Musical moments: A critics look back at Spoleto 2012
“Floral bodysuit, shoulders swing.”
That’s the first phrase I scribbled down this festival season. The writing itself is essentially illegible and, in hindsight, factually inaccurate — it wasn’t a bodysuit. Overalls. They were floral overalls.
For me, musical performances are a collection of moments. As I watch, these moments — good and bad, patterned and solid — are recorded in my brain and, if I’m reviewing, on paper. I’m talking about tallying instances of vivid experience, and it’s an exciting business.
Spoleto Festival USA and Piccolo Spoleto provided a variety of opportunities for this pseudo-scientific process, and I’d like to share a few of these “spots of time.” If you happened to attend any of the events mentioned below, I hope that you enjoyed the moments as much as I did.
Cecile McLorin Salvant, May 26
The floral overalls belonged to Salvant, and I distinctly remember the way their cotton legs billowed as she strode across the stage in the College of Charleston’s Cistern Yard to her microphone.
“Bathed in blue, purple, and red light” — I jotted that down as beams of spotlight landed in pools on the stage, illuminating the Spanish moss that seemed to frame Salvant and the Aaron Diehl Trio. Her performance was wonderful, and those opening minutes set Spoleto in motion for me.
Virgina Rodrigues, May 28
“Labareda” was Rodrigues’ last song that evening, an encore. The entire performance at the Gaillard Auditorium had been surprisingly powerful, as Rodrigues and guitarist Alex Mesquita emitted more energy than most full bands.
At night’s end the duo seemed to funnel all of that churned-up verve into “Labareda.” Rodrigues ended the night spinning around onstage with her scarf while Mesquita scratched furiously at his guitar.
Both were smiling and the audience joined in, clapping — mostly out of time — and hooting. A lot of artists forget that creating art is meant to be fun, but Rodrigues and Mesquita clearly had not.
Jake Shimabukuro, June 1
The ukelele is a merely a novelty item — I held dearly to this stance until around the halfway mark of Shimabukuro’s first show at the Cistern.
The musician prefaced his take on Leonard Cohen’s “Hallelujah” with some quick anecdote about how it was one of his favorite songs. How rare, someone who actually likes “Hallelujah.”
Shortly after, Shimabukuro completely deflated my cynicism. He swiped the first few mournful chords of that song, and did they ring. I’d never heard such warm intonation out of a ukelele. You didn’t need to hear the words, for Shimabukuro told Cohen’s story in vivid detail with each shimmering strum.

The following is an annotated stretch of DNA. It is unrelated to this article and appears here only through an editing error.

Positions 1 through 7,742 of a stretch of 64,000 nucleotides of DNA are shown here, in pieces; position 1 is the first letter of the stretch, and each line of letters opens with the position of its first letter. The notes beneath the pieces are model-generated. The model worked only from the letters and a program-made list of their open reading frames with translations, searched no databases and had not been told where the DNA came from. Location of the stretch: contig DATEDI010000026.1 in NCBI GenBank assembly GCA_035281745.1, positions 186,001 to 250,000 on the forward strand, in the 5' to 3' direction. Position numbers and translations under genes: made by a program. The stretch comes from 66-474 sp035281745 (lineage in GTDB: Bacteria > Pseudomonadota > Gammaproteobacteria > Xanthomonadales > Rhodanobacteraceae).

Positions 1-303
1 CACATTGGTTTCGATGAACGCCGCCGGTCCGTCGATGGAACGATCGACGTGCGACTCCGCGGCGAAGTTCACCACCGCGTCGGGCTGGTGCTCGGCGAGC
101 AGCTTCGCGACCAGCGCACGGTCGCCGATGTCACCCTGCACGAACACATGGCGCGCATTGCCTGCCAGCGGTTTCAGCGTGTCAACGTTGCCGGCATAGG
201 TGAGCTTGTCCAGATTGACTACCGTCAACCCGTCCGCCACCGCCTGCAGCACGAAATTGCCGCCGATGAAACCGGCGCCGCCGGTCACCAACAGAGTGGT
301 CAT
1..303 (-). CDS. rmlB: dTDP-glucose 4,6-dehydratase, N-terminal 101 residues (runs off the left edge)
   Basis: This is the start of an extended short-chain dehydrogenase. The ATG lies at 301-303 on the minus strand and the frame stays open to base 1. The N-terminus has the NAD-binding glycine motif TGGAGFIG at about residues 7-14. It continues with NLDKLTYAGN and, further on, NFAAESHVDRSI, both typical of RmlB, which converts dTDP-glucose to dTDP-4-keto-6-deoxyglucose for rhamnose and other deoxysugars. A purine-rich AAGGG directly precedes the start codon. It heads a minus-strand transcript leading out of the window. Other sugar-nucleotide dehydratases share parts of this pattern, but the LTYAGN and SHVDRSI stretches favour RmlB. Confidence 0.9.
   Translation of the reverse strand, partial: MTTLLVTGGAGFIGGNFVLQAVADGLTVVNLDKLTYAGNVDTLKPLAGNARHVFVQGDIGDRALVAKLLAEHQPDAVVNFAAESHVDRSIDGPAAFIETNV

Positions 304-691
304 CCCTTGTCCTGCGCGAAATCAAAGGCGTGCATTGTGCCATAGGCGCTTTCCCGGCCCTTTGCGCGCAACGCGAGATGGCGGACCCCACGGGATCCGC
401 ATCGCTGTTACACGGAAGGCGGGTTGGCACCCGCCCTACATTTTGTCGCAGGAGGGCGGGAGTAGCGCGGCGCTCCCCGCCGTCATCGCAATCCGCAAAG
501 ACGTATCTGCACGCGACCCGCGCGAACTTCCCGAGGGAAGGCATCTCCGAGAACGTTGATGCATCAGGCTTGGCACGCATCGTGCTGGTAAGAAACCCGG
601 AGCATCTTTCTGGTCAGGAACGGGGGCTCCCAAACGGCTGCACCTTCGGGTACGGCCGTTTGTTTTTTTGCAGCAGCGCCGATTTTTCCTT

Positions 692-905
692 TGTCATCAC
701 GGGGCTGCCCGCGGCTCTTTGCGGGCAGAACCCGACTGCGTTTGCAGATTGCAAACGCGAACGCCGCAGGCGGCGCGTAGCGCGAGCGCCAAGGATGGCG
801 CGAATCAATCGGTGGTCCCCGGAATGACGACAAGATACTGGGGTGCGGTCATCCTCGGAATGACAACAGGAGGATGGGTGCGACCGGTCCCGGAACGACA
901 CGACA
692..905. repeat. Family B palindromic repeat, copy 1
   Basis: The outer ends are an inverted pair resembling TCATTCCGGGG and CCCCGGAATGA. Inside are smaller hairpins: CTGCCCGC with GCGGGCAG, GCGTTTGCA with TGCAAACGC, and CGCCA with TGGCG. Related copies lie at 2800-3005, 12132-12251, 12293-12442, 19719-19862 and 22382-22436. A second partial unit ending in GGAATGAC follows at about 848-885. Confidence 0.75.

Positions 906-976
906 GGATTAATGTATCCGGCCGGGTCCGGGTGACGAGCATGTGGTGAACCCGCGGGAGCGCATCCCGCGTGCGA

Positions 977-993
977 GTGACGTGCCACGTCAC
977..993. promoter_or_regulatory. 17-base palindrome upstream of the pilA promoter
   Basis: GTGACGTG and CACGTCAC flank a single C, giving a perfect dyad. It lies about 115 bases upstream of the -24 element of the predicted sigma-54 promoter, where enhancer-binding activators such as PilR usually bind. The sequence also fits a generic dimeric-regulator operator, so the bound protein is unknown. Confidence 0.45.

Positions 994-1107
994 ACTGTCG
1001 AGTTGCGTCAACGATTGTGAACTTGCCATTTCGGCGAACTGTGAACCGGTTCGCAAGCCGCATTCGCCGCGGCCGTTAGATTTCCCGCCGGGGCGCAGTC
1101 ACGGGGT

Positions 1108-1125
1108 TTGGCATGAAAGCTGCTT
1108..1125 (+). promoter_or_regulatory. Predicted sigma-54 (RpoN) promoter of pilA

Orchestra Uncaged, June 3
I went to this concert at the Sottile Theatre for the bean pods. Earlier that week I had helped film a video with Spoleto orchestra violinist Samantha Bennett. During the shoot she demonstrated how the bean pods would be used during “Orchestra Uncaged” — basically rhythmic string tapping — and I was intrigued to say the least.
I spent the stop-watched John Cage portion of “Uncaged” anticipating Johnny Greenwood’s “48 Responses to Polymorphia,” the bean pod piece. It came immediately after intermission.
Amid cocked heads and a few laughs, John Kennedy conducted a rattling orchestra. The pods lent Greenwood’s piece an exciting texture and a tangible energy. Maybe I loved “48 Responses” because it followed Cage’s brooding sparseness. Maybe I just loved it.
Mavis Staples, June 6
This was the show I’d been waiting for since the Spoleto lineup was announced in January. Mavis Staples is the embodiment of this country’s most progressive period of musical and social development, the 1950s and ‘60s.
Decades later, Staples retains the energy she possessed as a teenage member of The Staple Singers. I sat in the orchestra section during the concert, a few rows away from Staples and her six-piece band. It felt like a church service inside the Gaillard. The audience was clapping along, sometimes shouting their appreciation towards the stage.
A few songs in, Staples covered The Band’s “The Weight.” She dedicated it to The Band’s drummer-vocalist Levon Helm, who died in April. Staples quickly followed with a somber take on “You’re Not Alone,” a song penned by Wilco’s Jeff Tweedy.
The Gaillard fell into silence at this. The air was heavy with melancholy. Heavy.
Josh Breeden is a Goldring Arts Journalist from Syracuse Univeristy.